After World War II, Democrats, Republicans, and much of the public came to believe that the Soviet threat justified in peacetime the sort of secrecy and clandestine behavior normally tolerated only during war. Dwight Eisenhower, despite his famous valedictory warnings against the military-industrial complex, did as much as any president to nourish this national security state. Before Ike, presidents had compiled a long list of reasons for refusing congressional requests: the safeguarding of secret foreign policy deliberations; the protection of confidences; the fear that innocents would be unfairly impugned; the need to resist partisan harassment. But they had always conceded, at least tacitly, that sometimes such requests were justified. Ike, on the other hand, sought to radically expand the purview of what his attorney general William Rogers labeled, for the first time, "executive privilege."
In 1954, fending off one of Joe McCarthy's fishing expeditions, Eisenhower insisted that "it is not in the public interest that any … conversations or communications, or any documents or reproductions" concerning advice from any executive branch official whatsoever be disclosed. Because he was stiffing McCarthy, most liberal opinion-makers cheered his resolve. Emboldened, the administration continued to deny congressional requests, at least 44 times from June 1955 to June 1960—more often than all other presidents combined. It was a dangerous precedent, but because of the political atmosphere, there was little outcry.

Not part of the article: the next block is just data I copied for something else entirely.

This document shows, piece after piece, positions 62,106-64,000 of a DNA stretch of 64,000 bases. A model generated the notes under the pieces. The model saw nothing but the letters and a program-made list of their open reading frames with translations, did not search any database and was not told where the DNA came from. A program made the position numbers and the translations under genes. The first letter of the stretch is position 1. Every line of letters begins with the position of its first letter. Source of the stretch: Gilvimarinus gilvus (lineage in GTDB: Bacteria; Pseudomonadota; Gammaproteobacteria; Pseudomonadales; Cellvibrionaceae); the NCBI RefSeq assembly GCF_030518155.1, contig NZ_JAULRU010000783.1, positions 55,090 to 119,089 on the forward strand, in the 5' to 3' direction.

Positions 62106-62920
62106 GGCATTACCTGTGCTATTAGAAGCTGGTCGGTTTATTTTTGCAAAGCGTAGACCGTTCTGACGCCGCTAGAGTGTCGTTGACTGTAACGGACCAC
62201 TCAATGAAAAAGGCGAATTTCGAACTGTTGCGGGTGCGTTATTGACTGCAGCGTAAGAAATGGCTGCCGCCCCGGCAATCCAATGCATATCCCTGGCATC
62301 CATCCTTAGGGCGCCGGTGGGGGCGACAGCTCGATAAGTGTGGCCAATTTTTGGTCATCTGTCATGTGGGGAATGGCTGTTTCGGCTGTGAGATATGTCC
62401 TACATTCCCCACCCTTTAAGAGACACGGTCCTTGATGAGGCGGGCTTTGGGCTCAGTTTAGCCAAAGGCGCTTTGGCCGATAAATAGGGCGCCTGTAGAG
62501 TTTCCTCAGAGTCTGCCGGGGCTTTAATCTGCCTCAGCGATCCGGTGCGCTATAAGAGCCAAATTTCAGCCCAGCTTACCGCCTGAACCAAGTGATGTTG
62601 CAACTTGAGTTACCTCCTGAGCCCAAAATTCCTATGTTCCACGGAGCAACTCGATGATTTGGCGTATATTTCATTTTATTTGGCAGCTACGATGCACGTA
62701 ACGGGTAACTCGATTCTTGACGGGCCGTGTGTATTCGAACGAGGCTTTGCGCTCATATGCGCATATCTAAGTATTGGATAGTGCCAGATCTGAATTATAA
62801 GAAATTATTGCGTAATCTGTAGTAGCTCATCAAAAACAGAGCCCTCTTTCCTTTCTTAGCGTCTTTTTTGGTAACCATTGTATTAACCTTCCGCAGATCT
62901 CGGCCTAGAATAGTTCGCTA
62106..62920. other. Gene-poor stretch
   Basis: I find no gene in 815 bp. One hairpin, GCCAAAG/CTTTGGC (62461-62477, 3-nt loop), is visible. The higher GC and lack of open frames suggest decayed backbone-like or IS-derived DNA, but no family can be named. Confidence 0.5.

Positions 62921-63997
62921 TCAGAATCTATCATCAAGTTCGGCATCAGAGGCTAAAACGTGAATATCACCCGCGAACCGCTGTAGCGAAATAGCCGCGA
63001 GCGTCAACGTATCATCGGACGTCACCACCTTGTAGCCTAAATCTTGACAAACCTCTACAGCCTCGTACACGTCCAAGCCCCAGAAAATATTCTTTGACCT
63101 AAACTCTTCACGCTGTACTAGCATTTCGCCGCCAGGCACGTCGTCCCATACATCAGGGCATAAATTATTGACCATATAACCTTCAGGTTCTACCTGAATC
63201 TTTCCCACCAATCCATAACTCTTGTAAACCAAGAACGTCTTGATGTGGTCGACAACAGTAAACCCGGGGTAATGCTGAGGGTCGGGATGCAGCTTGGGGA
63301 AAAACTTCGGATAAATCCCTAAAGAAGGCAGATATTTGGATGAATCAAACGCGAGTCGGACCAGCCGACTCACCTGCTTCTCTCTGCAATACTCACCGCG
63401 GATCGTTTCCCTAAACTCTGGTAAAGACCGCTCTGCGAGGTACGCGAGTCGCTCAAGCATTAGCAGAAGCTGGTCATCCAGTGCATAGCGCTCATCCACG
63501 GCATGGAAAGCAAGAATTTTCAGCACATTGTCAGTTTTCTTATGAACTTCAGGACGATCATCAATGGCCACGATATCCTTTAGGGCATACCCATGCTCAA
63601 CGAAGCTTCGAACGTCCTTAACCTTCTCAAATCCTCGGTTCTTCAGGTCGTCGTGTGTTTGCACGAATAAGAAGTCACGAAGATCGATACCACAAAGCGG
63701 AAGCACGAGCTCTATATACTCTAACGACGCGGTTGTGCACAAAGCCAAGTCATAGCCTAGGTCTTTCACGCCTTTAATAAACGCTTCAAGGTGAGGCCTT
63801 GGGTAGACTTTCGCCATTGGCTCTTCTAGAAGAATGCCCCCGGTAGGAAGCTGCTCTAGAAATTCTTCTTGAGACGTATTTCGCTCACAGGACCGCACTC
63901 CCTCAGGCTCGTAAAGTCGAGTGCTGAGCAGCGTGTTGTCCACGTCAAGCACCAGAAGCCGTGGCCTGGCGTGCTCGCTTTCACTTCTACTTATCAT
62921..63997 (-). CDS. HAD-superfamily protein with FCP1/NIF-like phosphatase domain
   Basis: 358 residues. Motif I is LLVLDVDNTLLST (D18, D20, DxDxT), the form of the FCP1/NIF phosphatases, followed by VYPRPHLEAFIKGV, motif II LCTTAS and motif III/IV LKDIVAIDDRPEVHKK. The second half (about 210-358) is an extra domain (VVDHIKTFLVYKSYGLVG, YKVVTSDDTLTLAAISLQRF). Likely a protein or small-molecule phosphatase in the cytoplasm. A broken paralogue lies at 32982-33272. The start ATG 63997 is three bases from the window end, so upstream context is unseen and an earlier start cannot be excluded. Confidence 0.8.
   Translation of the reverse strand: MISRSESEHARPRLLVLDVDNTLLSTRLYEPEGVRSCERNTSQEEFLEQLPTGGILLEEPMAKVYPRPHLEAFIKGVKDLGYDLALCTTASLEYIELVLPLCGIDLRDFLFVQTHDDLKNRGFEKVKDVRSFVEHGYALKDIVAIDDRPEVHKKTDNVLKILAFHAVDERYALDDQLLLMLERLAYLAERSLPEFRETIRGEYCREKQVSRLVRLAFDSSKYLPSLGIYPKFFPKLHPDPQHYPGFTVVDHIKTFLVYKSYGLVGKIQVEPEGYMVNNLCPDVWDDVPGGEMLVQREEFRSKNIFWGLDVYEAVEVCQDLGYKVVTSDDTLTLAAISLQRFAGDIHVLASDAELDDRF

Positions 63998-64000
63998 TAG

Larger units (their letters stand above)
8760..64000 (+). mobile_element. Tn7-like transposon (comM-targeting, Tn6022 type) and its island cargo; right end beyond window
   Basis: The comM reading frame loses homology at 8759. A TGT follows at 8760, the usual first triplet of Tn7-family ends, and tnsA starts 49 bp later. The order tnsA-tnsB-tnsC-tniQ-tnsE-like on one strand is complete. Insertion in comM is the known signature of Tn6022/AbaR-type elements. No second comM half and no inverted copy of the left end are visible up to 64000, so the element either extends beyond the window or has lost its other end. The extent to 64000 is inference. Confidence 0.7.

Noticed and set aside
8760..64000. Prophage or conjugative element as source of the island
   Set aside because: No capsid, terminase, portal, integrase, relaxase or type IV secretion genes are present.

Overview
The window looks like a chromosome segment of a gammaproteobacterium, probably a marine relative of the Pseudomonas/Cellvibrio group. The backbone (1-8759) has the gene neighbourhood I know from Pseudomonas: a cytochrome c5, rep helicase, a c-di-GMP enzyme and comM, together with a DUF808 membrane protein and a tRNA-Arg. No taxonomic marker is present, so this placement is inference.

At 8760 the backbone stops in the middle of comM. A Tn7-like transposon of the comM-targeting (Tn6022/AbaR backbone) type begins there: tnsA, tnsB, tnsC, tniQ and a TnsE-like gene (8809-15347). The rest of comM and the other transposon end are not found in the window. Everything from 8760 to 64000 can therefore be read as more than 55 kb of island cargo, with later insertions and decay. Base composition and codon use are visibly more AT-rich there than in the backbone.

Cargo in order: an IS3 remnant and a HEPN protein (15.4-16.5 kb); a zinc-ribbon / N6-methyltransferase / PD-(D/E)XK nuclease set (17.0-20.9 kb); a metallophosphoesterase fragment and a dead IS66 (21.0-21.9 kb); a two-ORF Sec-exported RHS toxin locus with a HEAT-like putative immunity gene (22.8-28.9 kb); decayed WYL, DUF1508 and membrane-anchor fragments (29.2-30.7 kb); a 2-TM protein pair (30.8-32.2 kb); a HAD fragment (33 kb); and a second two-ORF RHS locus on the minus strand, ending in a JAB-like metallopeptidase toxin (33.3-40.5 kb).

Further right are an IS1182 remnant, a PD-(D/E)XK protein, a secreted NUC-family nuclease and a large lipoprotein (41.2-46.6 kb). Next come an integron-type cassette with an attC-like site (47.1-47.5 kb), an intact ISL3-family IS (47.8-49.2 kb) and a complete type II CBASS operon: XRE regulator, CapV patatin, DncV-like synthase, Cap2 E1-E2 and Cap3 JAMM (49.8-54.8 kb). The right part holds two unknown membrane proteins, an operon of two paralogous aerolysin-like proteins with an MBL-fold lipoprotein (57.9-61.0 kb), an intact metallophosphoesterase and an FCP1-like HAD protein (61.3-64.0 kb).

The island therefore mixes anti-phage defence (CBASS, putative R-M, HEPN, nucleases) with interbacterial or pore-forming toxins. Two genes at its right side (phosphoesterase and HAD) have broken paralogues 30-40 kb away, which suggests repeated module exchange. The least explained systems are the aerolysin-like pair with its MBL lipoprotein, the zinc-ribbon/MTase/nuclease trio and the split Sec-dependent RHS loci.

As the imperial presidency grew under John Kennedy, Lyndon Johnson, and Richard Nixon, however, outcry arose. Nixon, the first president in 120 years to face a Congress controlled wholly by the opposition, fought continually with Congress over matters of constitutional power, from his impoundment of congressionally allocated funds to his invasion of Cambodia. After the Senate began investigating Watergate, Nixon's promiscuous use of executive privilege as a stonewalling technique became a chief point of contention. Nixon—who had earlier in his career attacked Harry Truman and Kennedy for invoking presidential prerogatives—himself used the claim to prevent his aides from testifying before Congress and then to withhold the tapes he made of his White House conversations. In an argument not heard since Jackson's day, Nixon's lawyers suggested that the courts had no power to compel the president to do anything at all. The president alone, they wrote, "must weigh the interest in prosecuting a wrongdoer against the interest in keeping all presidential conversations confidential."
In a historic ruling that must make some of this year's Supreme Court tremble with shame, the court in 1974, in United States v. Nixon, rejected the president's claims 8-0 (with William Rehnquist abstaining). Nixon was forced to turn over the subpoenaed tapes, including one on which he could be heard plotting to obstruct the FBI's Watergate investigation just days after it began. Resignation followed swiftly.
Nixon often used to couch his defiance of Congress as a defense of "the presidency," so as to suggest he was not just protecting his own hide. Ironically, United States v. Nixon, though it sealed Nixon's fate, did shore up the presidency's power in a significant way, because the court held—erroneously, it seems in retrospect—that the notion of executive privilege was "Constitutionally based." As a result, the squabbles over executive privilege have continued, with Bill Clinton, during the Starr prosecution, invoking it with all of his delightful creativity.
At the end of last week, the Bush administration relented and gave Sen. Joe Lieberman's Government Affairs Committee access to material about its environmental policymaking. Lieberman, in return, promised to consult with the administration before publicizing any of the information. Both sides claimed victory, with Lieberman saying that the deal averted "a constitutional and legal confrontation—at least for the time being." If history is any guide, the time won't last very long.